(a) A diagram showing visible monochromatic laser light scattered by a molecule. Inelastic scattering can be recorded and displayed on a spectrum. (b) An example spectrum of observed Raman scattering with arbitrary intensity units on the vertical axis and Raman shifts in wavenumbers or centimeters inversed on the horizontal axis, displaying the relative incidence of scattered light of certain wavelength and therefore bond vibrations in the sample molecule (Kumamoto, Harada, Takamatsu, & Tanaka, 2018). (c) An electronic energy diagram depicting the difference between Rayleigh scattering (filtered out of Raman systems), RS in green, and electronic pre‐resonance (EPR) in red, and resonant Raman in blue (Reprinted from (Auner et al., 2018) under the terms of the Creative Commons Attribution 4.0 International License http://creativecommons.org/licenses/by/4.0/). (d) An illustration of a stimulated Raman system including a Stokes beam to make inelastically scattered light coherent to aid detection and boost intensity. (e) Energy diagram and basis of how a stimulated system's laser source is comprised of a Pump and Stokes beam overlaid in space and time to create a stimulated Raman gain/loss and augment the intensity of a Raman signal is shown (Adapted with permission from Hill and Fu (2019). Copyright 2019 American Chemical Society)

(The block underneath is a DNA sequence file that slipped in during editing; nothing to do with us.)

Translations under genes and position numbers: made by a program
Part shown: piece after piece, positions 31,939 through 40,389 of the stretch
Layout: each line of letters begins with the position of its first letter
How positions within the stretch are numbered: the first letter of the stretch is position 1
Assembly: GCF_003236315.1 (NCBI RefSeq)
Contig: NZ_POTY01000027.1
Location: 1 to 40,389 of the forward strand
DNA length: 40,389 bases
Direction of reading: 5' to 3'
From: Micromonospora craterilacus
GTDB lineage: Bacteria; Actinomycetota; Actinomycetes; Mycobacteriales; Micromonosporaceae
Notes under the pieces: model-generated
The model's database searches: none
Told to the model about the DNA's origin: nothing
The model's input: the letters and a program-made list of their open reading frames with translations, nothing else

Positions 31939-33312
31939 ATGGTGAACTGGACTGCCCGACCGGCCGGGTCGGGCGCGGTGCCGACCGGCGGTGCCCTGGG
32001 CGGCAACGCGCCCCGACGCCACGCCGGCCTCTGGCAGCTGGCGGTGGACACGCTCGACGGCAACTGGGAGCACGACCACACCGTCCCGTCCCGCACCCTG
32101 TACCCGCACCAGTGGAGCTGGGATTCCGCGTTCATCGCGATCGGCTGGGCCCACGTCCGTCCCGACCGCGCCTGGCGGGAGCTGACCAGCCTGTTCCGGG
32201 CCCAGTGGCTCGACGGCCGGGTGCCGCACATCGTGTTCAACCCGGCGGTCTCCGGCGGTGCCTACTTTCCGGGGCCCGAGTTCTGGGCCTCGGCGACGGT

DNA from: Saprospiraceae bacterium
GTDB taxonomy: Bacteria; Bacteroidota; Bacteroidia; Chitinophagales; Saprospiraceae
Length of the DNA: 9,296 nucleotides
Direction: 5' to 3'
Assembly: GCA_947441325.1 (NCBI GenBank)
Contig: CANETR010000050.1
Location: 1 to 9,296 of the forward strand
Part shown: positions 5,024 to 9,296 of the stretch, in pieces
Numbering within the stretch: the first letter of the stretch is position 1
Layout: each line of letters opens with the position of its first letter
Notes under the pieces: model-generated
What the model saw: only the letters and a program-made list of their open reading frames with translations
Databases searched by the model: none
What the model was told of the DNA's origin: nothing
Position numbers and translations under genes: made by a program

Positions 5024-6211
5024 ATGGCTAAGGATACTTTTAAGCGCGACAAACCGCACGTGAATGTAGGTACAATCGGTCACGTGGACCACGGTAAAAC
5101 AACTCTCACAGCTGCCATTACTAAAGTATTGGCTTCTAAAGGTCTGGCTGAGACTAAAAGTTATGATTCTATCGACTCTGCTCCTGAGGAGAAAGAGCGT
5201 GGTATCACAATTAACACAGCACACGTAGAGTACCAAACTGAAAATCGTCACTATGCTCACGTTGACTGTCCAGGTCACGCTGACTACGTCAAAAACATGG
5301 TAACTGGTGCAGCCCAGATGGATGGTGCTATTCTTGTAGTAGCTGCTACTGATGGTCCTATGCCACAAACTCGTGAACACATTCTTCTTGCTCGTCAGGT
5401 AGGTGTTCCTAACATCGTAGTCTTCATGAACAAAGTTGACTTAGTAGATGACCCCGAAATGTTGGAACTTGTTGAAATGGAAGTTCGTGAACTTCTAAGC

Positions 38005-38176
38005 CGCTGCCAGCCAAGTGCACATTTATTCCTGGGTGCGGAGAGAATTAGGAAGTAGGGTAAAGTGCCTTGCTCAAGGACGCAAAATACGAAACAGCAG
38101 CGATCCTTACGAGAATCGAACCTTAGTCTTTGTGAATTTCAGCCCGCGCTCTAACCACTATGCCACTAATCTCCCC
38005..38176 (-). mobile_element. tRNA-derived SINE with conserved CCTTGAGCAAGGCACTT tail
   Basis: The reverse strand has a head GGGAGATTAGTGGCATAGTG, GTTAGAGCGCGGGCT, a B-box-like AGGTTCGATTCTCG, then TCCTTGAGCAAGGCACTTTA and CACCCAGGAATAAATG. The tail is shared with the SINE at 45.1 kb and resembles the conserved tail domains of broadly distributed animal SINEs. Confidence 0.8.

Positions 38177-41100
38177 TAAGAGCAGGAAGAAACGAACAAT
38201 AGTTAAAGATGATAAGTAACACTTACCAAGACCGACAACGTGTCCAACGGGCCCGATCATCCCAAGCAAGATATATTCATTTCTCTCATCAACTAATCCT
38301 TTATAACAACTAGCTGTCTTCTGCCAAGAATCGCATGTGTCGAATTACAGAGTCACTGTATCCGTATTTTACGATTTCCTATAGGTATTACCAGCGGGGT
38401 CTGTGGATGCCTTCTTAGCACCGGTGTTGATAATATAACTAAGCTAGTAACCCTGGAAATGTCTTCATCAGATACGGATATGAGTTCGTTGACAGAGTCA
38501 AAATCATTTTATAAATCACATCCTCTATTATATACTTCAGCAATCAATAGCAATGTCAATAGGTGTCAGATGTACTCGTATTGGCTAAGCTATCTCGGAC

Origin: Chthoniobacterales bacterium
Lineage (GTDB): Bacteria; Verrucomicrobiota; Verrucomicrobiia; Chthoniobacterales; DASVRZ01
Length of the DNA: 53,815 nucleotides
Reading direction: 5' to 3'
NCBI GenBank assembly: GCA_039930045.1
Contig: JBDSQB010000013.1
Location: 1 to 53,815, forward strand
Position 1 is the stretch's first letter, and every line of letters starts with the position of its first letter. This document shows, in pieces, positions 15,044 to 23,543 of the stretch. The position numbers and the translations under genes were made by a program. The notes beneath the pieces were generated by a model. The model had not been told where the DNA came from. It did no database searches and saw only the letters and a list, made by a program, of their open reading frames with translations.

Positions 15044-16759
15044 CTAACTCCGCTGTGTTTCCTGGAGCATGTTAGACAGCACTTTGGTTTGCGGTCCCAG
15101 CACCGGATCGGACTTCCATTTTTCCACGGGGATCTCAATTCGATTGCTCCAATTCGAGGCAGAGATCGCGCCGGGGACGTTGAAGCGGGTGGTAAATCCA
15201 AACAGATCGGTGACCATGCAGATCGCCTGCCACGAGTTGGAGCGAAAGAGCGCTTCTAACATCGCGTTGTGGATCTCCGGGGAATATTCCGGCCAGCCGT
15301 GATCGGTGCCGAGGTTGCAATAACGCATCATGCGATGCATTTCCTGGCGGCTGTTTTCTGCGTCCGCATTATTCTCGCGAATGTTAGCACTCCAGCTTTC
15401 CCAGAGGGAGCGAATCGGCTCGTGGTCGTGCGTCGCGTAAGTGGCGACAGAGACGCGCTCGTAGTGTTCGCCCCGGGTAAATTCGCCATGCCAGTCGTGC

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Stimulated Raman imaging of cleared tissue. (a–f) Label‐free protein and lipid channels of a 3D MCF‐10AHras tumor spheroid overlapped and independently imaged at various depths with and without clearing. (g) Through‐skull imaging of a glioblastoma with (h) tumor boundaries clearly shown. (i) Computational histology of the tumor/brain interface using protein and lipid channels of the white boxed regions in (g) at specified imaging depths. (Scale Bars: 1 mm (g,h and j), 50 µm (I‐left), 20 µm (I‐right)). (j) Protein/lipid ratiometric image at 100 µm imaging depth. (a–j, Adapted with permission from Wei et al. (2019). Copyright 2019 National Academy of Sciences)